1938 Kofi Annan a Ghanaian diplomat who served as the seventh Secretary-General of the United Nations from January 1997 to December 2006. Annan and the United Nations were the co-recipients of the 2001 Nobel Peace Prize "for their work for a better organized and more peaceful world." He is the Chairman of The Elders, a group founded by Nelson Mandela

Top 7 most famous people died on April 8

217 Caracalla the popular nickname of Antoninus , Roman emperor of Punic and Syrian descent from 198 to 217. The eldest son of Septimius Severus, he reigned jointly with his father from 198 until Severus' death in 211. For a short time he then ruled jointly with his younger brother Geta until he had him murdered later in 211. Caracalla is remembered as one of the most notorious and unpleasant of emperors because of the massacres and persecutions he authorized and instigated throughout the Empire
1835 Wilhelm von Humboldt a German philosopher, government functionary, diplomat, and founder of the University of Berlin, which was named after him in 1949.
1848 Gaetano Donizetti an Italian composer from Bergamo in Lombardy. Along with Gioachino Rossini and Vincenzo Bellini, Donizetti was a leading composer of the bel canto opera style during the first fifty years of the Nineteenth Century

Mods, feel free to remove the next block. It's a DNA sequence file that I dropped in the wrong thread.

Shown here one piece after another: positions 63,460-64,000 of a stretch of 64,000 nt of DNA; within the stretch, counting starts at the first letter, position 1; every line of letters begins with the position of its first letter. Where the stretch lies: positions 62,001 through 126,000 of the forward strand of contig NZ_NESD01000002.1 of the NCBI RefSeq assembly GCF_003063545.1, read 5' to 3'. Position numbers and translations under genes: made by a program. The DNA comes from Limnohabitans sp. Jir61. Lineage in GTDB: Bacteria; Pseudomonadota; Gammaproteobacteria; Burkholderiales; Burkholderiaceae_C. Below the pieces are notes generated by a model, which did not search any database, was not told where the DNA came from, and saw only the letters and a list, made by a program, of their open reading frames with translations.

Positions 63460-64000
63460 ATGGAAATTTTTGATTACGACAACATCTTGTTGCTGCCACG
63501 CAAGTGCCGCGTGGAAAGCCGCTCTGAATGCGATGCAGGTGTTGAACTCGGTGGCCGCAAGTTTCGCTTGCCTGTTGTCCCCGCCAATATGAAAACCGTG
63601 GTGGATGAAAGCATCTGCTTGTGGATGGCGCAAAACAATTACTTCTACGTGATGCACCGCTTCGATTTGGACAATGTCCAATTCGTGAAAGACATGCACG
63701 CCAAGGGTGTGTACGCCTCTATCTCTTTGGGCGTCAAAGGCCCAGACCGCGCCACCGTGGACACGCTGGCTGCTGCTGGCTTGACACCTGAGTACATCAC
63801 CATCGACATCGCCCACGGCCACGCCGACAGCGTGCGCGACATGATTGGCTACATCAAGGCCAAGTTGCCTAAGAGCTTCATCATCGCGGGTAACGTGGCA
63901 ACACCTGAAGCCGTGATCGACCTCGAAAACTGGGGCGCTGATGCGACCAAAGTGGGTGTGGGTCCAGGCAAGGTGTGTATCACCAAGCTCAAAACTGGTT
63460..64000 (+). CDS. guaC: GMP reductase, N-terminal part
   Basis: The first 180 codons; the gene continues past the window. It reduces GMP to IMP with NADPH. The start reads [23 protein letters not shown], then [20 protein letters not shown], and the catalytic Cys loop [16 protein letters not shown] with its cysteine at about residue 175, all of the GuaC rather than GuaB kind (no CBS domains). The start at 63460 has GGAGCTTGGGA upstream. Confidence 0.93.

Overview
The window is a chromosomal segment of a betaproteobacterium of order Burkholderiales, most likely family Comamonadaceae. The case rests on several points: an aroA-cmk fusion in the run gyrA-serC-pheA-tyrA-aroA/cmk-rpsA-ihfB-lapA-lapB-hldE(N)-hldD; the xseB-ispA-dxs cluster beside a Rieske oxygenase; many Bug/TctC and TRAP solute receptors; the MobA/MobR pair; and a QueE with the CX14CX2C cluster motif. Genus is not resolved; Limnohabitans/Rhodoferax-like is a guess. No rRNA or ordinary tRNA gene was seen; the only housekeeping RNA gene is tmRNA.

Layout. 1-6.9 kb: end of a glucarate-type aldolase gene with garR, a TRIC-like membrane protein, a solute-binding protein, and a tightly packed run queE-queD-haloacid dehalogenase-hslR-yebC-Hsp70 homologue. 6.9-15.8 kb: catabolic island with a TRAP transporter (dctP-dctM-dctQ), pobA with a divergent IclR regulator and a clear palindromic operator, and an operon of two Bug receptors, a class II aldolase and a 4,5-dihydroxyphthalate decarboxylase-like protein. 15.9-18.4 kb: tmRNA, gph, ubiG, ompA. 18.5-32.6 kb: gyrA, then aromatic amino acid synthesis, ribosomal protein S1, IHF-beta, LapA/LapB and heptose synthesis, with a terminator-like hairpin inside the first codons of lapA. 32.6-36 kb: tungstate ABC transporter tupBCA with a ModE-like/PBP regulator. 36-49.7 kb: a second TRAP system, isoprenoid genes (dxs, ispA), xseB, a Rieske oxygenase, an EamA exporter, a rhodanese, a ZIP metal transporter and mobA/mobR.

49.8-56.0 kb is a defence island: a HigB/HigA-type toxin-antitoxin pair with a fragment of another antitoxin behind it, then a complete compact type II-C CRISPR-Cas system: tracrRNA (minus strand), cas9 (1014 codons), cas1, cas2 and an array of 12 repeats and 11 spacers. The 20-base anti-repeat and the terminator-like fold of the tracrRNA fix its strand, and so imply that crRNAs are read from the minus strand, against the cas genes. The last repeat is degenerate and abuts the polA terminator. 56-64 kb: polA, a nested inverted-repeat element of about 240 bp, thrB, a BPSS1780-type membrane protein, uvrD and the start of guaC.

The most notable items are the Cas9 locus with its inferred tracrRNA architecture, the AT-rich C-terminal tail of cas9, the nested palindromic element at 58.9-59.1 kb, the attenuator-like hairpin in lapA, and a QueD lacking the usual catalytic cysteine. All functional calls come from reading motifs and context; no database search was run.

1950 Vaslav Nijinsky a Russian ballet dancer and choreographer of Polish descent, cited as the greatest male dancer of the early 20th century. He was celebrated for his virtuosity and for the depth and intensity of his characterizations. He could dance en pointe, a rare skill among male dancers at the time and was admired for his seemingly gravity-defying leaps
1973 Pablo Picasso a Spanish painter, sculptor, printmaker, ceramicist, stage designer, poet and playwright who spent most of his adult life in France. As one of the greatest and most influential artists of the 20th century, he is known for co-founding the Cubist movement, the invention of constructed sculpture, the co-invention of collage, and for the wide variety of styles that he helped develop and explore. Among his most famous works are the proto-Cubist Les Demoiselles d'Avignon , and Guernica , a portrayal of the Bombing of Guernica by the German and Italian airforces at the behest of the Spanish nationalist government during the Spanish Civil War